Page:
Shared accommodation under review

Published: 21 September 2022

Housing estate

An aerial view of houses in Derby

Derby City Council’s planning team is carrying out a review of homes which have been converted into shared accommodation to see whether it needs more powers to regulate them.

There is a growing market in the city for Houses in Multiple Occupancy, or HMOs, but some residents are concerned that too many in one area can create problems such as a lack of parking, anti-social behaviour such as fly tipping, and the deterioration of the buildings.

Currently anyone who wants to convert a house into accommodation for six or more people needs planning permission, but this isn’t the case where the house will have fewer residents.

To change this, the Council would need to apply for an Article 4 Direction under the Town and Country Planning act, which can only be granted if the Secretary of State is satisfied there is evidence that smaller HMOs are causing harm, in planning terms, to the local area.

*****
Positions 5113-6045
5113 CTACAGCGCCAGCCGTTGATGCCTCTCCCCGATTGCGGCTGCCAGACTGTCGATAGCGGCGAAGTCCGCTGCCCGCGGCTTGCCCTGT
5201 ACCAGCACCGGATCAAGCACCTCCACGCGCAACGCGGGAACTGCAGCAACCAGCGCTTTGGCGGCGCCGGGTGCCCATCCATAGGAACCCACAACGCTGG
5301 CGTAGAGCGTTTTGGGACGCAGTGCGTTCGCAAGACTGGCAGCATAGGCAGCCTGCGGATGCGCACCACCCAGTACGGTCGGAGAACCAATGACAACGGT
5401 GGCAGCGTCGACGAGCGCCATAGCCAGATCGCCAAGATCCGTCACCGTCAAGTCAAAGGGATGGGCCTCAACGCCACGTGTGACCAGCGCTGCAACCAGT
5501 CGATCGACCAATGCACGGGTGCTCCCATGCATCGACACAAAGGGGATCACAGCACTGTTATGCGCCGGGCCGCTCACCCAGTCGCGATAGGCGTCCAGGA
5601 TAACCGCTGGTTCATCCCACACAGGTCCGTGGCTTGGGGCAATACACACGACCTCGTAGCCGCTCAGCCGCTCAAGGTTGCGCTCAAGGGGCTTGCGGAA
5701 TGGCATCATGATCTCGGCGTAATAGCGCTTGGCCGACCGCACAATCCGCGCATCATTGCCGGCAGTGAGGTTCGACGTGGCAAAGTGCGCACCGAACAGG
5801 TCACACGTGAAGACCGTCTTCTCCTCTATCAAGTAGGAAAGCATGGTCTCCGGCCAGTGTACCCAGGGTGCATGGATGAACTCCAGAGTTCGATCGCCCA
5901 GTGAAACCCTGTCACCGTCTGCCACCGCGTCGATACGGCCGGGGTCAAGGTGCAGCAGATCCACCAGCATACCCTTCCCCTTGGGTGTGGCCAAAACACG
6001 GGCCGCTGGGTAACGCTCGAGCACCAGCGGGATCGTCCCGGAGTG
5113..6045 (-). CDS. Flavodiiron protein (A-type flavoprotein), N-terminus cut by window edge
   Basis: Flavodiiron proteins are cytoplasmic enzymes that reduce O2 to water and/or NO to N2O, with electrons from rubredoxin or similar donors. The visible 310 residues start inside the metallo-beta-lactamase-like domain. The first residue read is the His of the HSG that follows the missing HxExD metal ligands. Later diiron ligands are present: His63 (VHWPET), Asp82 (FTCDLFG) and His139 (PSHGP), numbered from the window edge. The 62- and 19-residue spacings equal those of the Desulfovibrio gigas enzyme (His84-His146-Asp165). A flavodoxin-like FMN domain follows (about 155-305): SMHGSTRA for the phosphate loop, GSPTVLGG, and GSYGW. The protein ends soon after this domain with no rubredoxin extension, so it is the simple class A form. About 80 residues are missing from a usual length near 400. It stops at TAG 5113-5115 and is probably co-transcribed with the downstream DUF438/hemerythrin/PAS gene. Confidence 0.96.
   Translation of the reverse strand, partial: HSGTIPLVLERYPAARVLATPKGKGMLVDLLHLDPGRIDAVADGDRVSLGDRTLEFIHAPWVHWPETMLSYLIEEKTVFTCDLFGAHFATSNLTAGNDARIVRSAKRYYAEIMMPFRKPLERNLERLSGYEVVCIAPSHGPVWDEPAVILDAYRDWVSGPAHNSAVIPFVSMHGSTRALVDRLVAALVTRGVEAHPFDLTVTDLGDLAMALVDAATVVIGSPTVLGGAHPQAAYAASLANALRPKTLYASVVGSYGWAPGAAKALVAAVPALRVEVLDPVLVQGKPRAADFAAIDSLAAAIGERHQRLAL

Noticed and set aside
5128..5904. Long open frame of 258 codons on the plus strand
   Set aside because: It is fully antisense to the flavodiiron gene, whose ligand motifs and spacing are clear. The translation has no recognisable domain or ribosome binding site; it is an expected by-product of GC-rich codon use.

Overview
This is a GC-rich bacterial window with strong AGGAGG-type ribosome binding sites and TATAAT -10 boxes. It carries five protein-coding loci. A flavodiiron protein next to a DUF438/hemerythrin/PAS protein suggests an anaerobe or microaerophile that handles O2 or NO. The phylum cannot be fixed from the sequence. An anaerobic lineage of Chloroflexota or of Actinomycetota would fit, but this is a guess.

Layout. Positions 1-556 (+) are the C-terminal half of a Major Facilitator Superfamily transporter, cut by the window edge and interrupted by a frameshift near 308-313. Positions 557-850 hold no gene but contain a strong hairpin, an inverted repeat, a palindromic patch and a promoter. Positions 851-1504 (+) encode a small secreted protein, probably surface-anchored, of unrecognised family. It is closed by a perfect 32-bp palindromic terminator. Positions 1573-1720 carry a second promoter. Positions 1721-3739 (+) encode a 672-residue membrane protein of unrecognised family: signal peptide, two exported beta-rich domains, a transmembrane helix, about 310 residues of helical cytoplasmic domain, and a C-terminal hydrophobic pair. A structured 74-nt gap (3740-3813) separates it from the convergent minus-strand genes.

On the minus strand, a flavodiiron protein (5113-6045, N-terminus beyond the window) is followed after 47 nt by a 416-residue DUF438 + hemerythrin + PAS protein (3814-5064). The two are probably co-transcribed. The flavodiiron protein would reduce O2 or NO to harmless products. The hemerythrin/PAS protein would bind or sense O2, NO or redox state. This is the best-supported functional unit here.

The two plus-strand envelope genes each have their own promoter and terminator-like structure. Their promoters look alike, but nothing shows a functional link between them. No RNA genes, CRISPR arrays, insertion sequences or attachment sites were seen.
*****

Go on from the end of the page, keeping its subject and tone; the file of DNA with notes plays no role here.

Arboretum ward is one area of the city where there are a lot of HMOs and is being used as a test area to see where shared properties are concentrated and whether they are creating problems on the street.

Councillor Steve Hassall, Cabinet Member for Regeneration, Decarbonisation, Strategic Planning and Transport, said:

Concentrations of Houses in Multiple Occupation have provoked a wider response from the local residents unhappy about changes in their area. In recognition of this, and in conjunction with the Chair and Vice Chair of Planning Committee, as a cross party initiative, I’ve agreed that Arboretum ward will be the focus of a more in depth study with a view to seeking further planning controls.

This will provide the starting point to more accurately understand the elements attributed to this growing housing sector. However, we also have to be aware that there are other factors at play. We have landlords who keep their properties in excellent order, whereas other properties are poorly maintained, so we are actively looking at what can be done to raise standards in the HMO sector.

The review is expected to take several months to provide the necessary evidence.

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